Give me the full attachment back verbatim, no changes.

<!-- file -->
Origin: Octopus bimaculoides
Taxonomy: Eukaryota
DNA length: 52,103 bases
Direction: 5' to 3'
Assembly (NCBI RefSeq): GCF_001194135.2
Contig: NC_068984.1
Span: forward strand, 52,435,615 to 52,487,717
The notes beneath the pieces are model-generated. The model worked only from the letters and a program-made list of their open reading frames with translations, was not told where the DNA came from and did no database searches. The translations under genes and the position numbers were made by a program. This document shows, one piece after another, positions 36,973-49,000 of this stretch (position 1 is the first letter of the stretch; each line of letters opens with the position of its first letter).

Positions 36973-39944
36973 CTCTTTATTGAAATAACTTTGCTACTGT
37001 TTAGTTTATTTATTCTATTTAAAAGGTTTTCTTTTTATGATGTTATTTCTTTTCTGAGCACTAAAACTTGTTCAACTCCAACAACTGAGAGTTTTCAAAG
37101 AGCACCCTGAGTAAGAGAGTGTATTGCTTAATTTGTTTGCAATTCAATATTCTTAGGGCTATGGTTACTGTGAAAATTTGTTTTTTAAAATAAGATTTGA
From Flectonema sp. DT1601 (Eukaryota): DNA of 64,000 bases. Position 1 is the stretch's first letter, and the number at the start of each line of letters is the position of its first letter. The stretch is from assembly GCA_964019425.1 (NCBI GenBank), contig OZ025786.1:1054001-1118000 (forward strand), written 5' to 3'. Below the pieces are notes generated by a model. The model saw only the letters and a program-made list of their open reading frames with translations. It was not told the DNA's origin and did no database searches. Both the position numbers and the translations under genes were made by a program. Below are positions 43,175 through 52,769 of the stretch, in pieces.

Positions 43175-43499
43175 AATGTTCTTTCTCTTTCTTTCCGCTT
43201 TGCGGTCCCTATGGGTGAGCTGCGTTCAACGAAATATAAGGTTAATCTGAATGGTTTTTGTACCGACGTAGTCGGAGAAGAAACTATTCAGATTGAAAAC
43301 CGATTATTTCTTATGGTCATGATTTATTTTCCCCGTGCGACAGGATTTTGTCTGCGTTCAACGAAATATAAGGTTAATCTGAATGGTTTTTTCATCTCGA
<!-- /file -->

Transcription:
Origin: Octopus bimaculoides
Taxonomy: Eukaryota
DNA length: 52,103 bases
Direction: 5' to 3'
Assembly (NCBI RefSeq): GCF_001194135.2
Contig: NC_068984.1
Span: forward strand, 52,435,615 to 52,487,717
The notes beneath the pieces are model-generated. The model worked only from the letters and a program-made list of their open reading frames with translations, was not told where the DNA came from and did no database searches. The translations under genes and the position numbers were made by a program. This document shows, one piece after another, positions 36,973-49,000 of this stretch (position 1 is the first letter of the stretch; each line of letters opens with the position of its first letter).

Positions 36973-39944
36973 CTCTTTATTGAAATAACTTTGCTACTGT
37001 TTAGTTTATTTATTCTATTTAAAAGGTTTTCTTTTTATGATGTTATTTCTTTTCTGAGCACTAAAACTTGTTCAACTCCAACAACTGAGAGTTTTCAAAG
37101 AGCACCCTGAGTAAGAGAGTGTATTGCTTAATTTGTTTGCAATTCAATATTCTTAGGGCTATGGTTACTGTGAAAATTTGTTTTTTAAAATAAGATTTGA
From Flectonema sp. DT1601 (Eukaryota): DNA of 64,000 bases. Position 1 is the stretch's first letter, and the number at the start of each line of letters is the position of its first letter. The stretch is from assembly GCA_964019425.1 (NCBI GenBank), contig OZ025786.1:1054001-1118000 (forward strand), written 5' to 3'. Below the pieces are notes generated by a model. The model saw only the letters and a program-made list of their open reading frames with translations. It was not told the DNA's origin and did no database searches. Both the position numbers and the translations under genes were made by a program. Below are positions 43,175 through 52,769 of the stretch, in pieces.

Positions 43175-43499
43175 AATGTTCTTTCTCTTTCTTTCCGCTT
43201 TGCGGTCCCTATGGGTGAGCTGCGTTCAACGAAATATAAGGTTAATCTGAATGGTTTTTGTACCGACGTAGTCGGAGAAGAAACTATTCAGATTGAAAAC
43301 CGATTATTTCTTATGGTCATGATTTATTTTCCCCGTGCGACAGGATTTTGTCTGCGTTCAACGAAATATAAGGTTAATCTGAATGGTTTTTTCATCTCGA